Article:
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Date:July 31, 2020

Research on Country gives depth

The Nawarddeken Academy Evaluation

Nawarddeken
Researchers Sarah Bilis and Elizabeth Nabarlambarl from Manmoyi Outstation and Dr Robyn Ober of Batchelor Institute

Travel related to a Batchelor Institute research project being undertaken with the Nawarddeken Academy, based in West Arnhem Land, resumed in July with a visit to Mamadawerre Outstation.

The Institute’s Dr Robyn Ober and Associate Professor John Guenther were able to provide support to community-based researchers Elizabeth Nabarlambarl and Sarah Bilis from Manmoyi Outstation, and Conrad Maralngurra from Mamadawerre, after visits were postponed due to COVID 19 restrictions. The researchers conducted community interviews in the local Kunwinjku language and these recordings were then translated and transcribed.

“It is so important to be doing this type of work with community-based researchers on Country,” Dr Ober said. “It is very powerful, and it brings a strength to the study you would not get if you were working together away from traditional homelands.

“These remote visits are a reminder of why we do this work at the Institute – to value and respect Bininj* knowledge and culture, and to empower and equip local researchers with the tools and techniques of a Western academic framework. It gives an added depth and integrity to the research.”

The remote Nawarddeken Academy was established at the request of Elders and has been operating since August 2015. In 2019 it was registered as an independent school, working with Bininj and Warddeken Land Management staff to ensure young people have opportunities to learn on Country, with Bininj culture and Kunwinjku instruction embedded in both ways teaching and learning. Batchelor Institute is working with the Academy to evaluate its services.

“This research project will be used to empower local leaders, families and organisations to shape the future direction of the Academy and its benefit to the region,” Associate Professor Guenther said.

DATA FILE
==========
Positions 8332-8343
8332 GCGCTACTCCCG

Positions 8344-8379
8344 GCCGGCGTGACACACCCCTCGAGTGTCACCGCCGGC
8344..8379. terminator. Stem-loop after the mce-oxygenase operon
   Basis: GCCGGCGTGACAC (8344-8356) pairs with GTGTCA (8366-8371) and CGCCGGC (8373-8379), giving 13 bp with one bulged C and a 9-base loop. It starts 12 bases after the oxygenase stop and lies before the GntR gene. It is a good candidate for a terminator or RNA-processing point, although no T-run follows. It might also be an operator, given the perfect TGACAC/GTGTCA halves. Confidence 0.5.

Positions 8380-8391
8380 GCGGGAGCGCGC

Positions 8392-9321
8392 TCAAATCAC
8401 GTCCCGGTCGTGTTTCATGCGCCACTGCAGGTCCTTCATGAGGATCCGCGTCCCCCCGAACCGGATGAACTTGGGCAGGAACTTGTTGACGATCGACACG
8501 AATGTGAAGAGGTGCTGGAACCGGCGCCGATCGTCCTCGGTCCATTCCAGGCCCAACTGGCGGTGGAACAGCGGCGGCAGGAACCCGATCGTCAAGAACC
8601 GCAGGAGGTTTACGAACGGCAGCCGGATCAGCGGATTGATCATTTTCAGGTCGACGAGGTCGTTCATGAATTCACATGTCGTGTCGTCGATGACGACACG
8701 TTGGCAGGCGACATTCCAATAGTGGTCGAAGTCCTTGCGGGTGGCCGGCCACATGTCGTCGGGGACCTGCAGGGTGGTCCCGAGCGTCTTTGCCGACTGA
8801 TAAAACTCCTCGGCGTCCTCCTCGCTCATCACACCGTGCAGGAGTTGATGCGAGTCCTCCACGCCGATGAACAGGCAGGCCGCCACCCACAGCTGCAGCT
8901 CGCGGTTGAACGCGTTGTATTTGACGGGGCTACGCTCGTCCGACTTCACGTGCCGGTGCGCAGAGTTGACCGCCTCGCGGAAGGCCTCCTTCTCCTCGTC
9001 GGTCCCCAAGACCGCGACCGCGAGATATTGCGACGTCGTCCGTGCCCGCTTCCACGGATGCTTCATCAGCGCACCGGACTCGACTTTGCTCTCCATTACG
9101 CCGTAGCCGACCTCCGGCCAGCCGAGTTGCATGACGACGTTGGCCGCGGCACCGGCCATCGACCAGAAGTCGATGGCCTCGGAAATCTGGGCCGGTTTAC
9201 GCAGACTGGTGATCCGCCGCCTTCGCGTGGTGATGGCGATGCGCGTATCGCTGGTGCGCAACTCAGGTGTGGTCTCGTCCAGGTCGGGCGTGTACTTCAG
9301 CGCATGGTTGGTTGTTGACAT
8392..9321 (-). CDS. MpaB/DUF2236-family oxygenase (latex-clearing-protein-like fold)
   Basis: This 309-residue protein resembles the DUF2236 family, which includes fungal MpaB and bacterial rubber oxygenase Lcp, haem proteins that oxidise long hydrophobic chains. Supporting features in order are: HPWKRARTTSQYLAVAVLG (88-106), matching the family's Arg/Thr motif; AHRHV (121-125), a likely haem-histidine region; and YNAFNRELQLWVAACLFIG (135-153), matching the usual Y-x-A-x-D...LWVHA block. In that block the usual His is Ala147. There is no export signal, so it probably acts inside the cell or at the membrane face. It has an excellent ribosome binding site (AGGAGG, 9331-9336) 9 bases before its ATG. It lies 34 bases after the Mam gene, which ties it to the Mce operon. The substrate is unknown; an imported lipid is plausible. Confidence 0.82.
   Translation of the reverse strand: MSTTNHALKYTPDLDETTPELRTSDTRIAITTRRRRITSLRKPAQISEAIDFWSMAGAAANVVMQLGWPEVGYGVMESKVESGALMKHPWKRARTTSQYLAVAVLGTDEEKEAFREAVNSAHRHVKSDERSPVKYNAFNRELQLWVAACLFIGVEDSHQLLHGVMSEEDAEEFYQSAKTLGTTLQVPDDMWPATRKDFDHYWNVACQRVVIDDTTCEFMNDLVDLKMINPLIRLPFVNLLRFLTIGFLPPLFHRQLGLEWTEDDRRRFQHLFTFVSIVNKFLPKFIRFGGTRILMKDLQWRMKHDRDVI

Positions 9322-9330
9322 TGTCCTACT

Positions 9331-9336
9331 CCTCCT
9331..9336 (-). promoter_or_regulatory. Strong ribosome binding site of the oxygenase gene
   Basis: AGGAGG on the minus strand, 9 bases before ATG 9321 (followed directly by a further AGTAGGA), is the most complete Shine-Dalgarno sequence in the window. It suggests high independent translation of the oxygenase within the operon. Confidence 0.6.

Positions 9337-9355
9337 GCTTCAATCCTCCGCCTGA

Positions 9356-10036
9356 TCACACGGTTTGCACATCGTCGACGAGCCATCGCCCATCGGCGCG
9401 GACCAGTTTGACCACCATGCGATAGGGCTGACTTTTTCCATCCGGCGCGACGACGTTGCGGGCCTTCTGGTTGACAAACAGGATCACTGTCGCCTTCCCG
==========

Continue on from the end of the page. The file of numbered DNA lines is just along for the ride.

“The findings from interviews conducted at Manmoyi, Mamadawerre and Kabulwarnamyo homelands are integral to the research and evaluation process. This project is a collaboration that very much supports capacity building and self-determination on Bininj terms.”

Batchelor Institute is very proud of the generations of First Nations graduates and nearly 50 years of teaching, engagement and cultural rigour. The Institute’s research is underpinned by evidence-based, bi-cultural approaches and supported through strong partnerships with communities, Indigenous organisations, government and non-government bodies, industry and other research organisations.

Batchelor Institute’s researchers pay their respects to the traditional custodians of the Warddeken Protected Land Management Area and thank local Bininj for their generous hospitality and welcome during their visit.

*Bininj is a Kunwinjku language term for ‘people’, it refers to the local Aboriginal population of the West Arnhem Land homelands that were visited.

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Batchelor researchers spending time on country working with our incredible Bininj community researchers: Elizabeth Nabarlambarl, Sarah Bilis, Associate Professor John Guenther, Dr Robyn Ober and Conrad Maralngurra from Mamadawerre